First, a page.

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Making Connections

posted Sep 1, 2019, 5:36 AM by HSD Principal
We are far enough into the school year that you likely have begun to develop relationships with your students - hopefully High School Retreat and homeroom sessions have helped that. But there are probably still some students with whom you are struggling to make relational connections. Earlier this year, Leslie Cyr wrote about 8 Ways to Connect Effectively with Your Students

Read the whole article (it's short) for her explanations, but her top 8 list includes:
  • Find Common Ground
  • Celebrate Them
  • Know & Ask
  • Be Consistent
  • Listen
  • Communicate
  • Check Your Emotions
  • Care
Jennifer Gonzelez (Cult of Pedgogy) addressed a the same topic a few years back as she reviewed the book You've Gotta Connect by James Sturtevant. Again, the article is short and worth the read - and it includes an interview with the author if you just want to listen. Sturtevant's advice includes:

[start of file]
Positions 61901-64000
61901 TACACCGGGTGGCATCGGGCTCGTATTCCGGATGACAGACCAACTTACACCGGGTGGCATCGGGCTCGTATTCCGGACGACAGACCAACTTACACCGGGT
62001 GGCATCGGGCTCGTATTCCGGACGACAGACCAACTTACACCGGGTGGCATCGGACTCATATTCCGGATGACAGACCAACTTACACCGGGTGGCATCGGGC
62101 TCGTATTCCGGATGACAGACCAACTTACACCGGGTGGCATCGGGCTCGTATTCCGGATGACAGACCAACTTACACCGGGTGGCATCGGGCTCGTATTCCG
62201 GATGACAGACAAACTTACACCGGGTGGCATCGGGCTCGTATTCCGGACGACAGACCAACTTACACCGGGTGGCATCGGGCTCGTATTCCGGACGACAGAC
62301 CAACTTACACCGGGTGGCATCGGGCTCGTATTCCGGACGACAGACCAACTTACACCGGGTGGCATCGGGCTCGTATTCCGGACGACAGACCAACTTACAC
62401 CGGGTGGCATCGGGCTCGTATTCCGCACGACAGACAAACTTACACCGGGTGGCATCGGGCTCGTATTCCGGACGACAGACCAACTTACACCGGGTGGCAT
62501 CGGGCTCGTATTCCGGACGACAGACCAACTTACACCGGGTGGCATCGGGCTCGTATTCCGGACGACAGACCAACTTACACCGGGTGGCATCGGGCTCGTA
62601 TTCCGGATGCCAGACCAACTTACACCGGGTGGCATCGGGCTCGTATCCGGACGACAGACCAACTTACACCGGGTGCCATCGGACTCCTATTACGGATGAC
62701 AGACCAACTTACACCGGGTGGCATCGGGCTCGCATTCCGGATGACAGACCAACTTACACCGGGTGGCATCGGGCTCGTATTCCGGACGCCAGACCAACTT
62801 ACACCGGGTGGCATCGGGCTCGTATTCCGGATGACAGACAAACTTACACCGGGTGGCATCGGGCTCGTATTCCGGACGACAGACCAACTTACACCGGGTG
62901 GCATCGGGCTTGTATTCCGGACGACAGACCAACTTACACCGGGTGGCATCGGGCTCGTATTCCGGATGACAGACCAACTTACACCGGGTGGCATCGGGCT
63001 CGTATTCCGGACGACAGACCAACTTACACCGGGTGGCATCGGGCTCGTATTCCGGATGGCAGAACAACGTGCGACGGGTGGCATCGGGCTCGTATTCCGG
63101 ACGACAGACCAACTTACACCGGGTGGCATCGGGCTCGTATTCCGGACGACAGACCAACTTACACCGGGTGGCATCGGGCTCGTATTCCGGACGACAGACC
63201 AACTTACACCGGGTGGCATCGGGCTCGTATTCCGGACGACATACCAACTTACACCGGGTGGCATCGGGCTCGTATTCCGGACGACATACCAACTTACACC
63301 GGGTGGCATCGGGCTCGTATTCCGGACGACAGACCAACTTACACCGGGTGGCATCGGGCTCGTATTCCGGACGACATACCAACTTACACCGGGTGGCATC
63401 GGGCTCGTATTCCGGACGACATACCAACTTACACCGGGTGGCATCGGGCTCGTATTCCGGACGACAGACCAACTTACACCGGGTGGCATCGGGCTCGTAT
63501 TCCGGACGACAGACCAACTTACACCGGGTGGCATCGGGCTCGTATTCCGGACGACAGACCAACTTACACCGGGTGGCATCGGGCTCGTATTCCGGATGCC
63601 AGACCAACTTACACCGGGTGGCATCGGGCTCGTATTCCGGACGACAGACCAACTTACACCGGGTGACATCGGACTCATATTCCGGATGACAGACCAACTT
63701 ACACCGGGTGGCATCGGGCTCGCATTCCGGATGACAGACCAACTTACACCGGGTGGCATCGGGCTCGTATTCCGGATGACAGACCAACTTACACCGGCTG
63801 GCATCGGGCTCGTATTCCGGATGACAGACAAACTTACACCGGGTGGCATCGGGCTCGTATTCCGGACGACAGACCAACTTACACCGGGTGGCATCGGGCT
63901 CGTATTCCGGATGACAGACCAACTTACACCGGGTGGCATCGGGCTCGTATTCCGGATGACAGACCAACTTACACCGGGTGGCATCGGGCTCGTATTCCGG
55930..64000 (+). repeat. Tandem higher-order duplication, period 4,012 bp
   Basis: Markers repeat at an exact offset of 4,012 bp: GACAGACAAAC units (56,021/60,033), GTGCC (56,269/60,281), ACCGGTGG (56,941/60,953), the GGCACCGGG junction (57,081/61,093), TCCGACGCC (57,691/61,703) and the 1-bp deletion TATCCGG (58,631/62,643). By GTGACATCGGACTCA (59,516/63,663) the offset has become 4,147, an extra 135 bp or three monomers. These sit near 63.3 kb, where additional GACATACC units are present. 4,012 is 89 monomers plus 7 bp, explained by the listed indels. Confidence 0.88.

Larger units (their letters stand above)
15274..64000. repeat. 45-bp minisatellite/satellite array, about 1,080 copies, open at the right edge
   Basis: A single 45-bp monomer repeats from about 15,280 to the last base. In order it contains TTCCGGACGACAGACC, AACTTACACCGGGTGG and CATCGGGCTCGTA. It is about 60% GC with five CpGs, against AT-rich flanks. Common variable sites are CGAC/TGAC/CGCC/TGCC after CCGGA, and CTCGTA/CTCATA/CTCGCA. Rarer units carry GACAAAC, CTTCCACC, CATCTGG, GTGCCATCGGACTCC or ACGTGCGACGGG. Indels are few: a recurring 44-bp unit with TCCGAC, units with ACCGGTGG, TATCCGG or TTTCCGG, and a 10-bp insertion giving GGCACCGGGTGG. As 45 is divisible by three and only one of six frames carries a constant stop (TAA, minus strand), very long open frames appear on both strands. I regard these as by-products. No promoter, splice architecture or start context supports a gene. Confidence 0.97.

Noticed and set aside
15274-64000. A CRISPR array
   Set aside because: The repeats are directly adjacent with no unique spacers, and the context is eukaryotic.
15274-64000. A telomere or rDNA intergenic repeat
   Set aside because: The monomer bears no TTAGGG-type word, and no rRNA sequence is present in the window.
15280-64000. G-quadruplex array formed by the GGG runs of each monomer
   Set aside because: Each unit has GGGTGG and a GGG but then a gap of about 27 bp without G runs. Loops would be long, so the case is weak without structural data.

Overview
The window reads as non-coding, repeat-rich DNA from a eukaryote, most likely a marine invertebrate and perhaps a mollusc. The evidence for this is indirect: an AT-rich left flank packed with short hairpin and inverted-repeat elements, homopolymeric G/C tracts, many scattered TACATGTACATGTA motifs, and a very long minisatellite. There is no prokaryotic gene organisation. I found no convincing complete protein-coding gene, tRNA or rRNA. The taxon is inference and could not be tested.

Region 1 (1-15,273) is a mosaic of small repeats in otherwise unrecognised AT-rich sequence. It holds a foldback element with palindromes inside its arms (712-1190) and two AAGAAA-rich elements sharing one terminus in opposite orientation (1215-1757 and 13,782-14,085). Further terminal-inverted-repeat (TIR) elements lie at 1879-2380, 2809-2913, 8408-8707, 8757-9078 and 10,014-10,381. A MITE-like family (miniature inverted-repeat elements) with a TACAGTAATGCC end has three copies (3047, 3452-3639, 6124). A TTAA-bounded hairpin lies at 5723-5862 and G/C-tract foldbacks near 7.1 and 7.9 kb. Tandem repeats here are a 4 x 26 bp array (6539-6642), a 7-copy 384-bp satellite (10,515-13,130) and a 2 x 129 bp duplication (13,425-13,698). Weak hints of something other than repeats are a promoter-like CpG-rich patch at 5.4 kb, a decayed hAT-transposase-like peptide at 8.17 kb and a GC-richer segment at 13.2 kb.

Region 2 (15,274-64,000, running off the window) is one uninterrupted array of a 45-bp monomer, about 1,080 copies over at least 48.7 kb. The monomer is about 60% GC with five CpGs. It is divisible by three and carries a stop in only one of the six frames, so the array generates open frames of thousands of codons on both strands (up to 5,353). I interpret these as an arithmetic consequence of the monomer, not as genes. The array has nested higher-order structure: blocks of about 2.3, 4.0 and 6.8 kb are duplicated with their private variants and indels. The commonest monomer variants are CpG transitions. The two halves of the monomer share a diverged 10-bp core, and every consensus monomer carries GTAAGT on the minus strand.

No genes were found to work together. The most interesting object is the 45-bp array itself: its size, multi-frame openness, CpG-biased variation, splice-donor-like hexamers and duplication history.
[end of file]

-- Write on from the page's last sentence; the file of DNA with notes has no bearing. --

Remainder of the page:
• Drop the Nostalgia
  • Tell Your Own Stories
  • Learn Their Culture.
  • Keep Prying. Keep Persisting. Be Patient.
  • Run Toward Trouble.
And if you are looking to elicit feedback from your students to help build those connections, here is an idea sent to me by Brian. It was originally posted on Facebook by Julia Brown, but has since gone viral and was reported on by many different internet sources. I am imagining how many problems we could prevent from escalating if students had a regular venue to provide feedback like this.

A few weeks ago I posted about the “I need” box I was starting in my class. I wanted to give everyone an update.

If you recall, it was a way for my students to ask for help without having to come directly to me. They would write it on a card and leave it in the box.

The first week, two boys let me know about a bullying situation. We got it taken care of.

The next week I changed the format a little and starting having EVERY student put a card in the box every day. They didn’t have to write on it, but every student visits the box daily.

Since then, I’ve had a plethora of “needs” submitted. They range from specific supply needs, seat changes, special handshakes when entering class, after school help, bullying situations, and even daily hugs.

What’s even better is students are starting to come to me directly with issues/challenges they are having bypassing the box completely.

I’ve been teaching middle school for 15 years, and I can honestly say this is the best thing I’ve ever done to reach my kids this early in the school year.